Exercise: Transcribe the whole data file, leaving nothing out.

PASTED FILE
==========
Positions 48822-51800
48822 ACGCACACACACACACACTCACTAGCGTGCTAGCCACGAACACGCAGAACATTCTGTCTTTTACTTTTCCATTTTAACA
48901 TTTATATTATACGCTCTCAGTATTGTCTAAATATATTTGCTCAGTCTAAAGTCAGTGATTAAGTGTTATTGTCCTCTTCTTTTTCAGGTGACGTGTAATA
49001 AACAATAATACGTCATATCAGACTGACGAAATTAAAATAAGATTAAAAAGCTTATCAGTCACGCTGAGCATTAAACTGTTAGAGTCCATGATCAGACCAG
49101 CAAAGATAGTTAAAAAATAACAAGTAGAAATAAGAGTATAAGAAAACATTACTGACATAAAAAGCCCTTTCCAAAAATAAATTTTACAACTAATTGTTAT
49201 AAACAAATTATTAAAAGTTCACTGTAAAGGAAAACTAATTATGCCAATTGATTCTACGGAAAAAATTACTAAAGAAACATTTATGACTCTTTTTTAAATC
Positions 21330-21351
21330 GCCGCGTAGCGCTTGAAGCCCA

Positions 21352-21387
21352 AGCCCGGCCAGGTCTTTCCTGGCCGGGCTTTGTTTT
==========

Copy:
Positions 48822-51800
48822 ACGCACACACACACACACTCACTAGCGTGCTAGCCACGAACACGCAGAACATTCTGTCTTTTACTTTTCCATTTTAACA
48901 TTTATATTATACGCTCTCAGTATTGTCTAAATATATTTGCTCAGTCTAAAGTCAGTGATTAAGTGTTATTGTCCTCTTCTTTTTCAGGTGACGTGTAATA
49001 AACAATAATACGTCATATCAGACTGACGAAATTAAAATAAGATTAAAAAGCTTATCAGTCACGCTGAGCATTAAACTGTTAGAGTCCATGATCAGACCAG
49101 CAAAGATAGTTAAAAAATAACAAGTAGAAATAAGAGTATAAGAAAACATTACTGACATAAAAAGCCCTTTCCAAAAATAAATTTTACAACTAATTGTTAT
49201 AAACAAATTATTAAAAGTTCACTGTAAAGGAAAACTAATTATGCCAATTGATTCTACGGAAAAAATTACTAAAGAAACATTTATGACTCTTTTTTAAATC
Positions 21330-21351
21330 GCCGCGTAGCGCTTGAAGCCCA

Positions 21352-21387
21352 AGCCCGGCCAGGTCTTTCCTGGCCGGGCTTTGTTTT